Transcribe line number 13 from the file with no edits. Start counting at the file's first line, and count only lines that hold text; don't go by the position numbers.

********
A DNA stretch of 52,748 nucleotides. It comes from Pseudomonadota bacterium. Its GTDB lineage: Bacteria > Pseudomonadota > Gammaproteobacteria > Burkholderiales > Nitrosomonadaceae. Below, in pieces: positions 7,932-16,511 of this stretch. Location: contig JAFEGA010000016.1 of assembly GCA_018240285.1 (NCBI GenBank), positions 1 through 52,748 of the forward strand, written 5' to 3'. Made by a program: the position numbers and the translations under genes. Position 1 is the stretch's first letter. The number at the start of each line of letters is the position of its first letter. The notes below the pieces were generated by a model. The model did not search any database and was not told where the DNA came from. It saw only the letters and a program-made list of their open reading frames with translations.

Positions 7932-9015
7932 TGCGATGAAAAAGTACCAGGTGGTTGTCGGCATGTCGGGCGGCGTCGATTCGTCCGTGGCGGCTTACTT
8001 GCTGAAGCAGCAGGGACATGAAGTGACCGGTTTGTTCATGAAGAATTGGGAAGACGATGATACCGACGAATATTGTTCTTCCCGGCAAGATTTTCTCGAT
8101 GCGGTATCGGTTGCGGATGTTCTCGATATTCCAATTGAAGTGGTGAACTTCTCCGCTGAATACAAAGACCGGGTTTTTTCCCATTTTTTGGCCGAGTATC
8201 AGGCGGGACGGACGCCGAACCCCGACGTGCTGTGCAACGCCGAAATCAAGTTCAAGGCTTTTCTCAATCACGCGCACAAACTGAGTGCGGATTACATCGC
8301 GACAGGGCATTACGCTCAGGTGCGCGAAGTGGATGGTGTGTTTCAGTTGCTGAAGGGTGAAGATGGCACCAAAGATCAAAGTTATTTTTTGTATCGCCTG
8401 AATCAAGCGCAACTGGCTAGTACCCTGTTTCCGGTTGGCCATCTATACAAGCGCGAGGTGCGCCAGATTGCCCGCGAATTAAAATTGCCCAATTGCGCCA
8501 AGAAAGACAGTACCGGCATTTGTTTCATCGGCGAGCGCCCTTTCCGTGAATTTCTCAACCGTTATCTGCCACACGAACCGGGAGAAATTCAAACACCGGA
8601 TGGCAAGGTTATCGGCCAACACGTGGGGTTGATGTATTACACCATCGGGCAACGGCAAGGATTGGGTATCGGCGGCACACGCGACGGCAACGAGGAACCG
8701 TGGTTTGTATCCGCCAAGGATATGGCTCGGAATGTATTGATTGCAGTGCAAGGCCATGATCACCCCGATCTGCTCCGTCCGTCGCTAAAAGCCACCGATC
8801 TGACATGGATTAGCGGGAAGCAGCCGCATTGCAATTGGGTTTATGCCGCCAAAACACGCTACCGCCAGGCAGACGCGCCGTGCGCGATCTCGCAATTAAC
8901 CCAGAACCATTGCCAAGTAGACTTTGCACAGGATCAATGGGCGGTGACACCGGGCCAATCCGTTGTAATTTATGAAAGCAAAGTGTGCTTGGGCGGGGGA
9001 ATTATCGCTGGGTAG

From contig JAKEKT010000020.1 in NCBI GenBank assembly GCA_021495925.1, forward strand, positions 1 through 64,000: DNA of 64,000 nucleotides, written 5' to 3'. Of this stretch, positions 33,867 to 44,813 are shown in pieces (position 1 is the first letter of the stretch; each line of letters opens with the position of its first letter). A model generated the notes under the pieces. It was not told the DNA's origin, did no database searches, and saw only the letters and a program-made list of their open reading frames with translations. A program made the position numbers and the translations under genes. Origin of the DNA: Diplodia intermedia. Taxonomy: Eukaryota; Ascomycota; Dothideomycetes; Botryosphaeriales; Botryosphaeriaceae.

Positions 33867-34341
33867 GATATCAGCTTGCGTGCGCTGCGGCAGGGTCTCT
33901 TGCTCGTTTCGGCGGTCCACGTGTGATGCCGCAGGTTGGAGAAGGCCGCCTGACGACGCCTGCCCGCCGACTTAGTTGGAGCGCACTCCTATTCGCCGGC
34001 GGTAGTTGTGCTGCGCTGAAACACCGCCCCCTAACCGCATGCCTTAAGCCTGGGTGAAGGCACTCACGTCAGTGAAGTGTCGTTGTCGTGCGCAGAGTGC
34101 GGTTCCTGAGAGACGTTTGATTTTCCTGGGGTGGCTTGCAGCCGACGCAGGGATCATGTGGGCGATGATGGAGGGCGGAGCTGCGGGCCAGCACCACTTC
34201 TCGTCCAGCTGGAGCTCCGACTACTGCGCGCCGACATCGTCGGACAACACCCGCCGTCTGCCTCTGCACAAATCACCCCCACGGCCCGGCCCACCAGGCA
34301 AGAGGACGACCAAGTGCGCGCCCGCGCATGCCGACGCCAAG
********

8901 CCAGAACCATTGCCAAGTAGACTTTGCACAGGATCAATGGGCGGTGACACCGGGCCAATCCGTTGTAATTTATGAAAGCAAAGTGTGCTTGGGCGGGGGA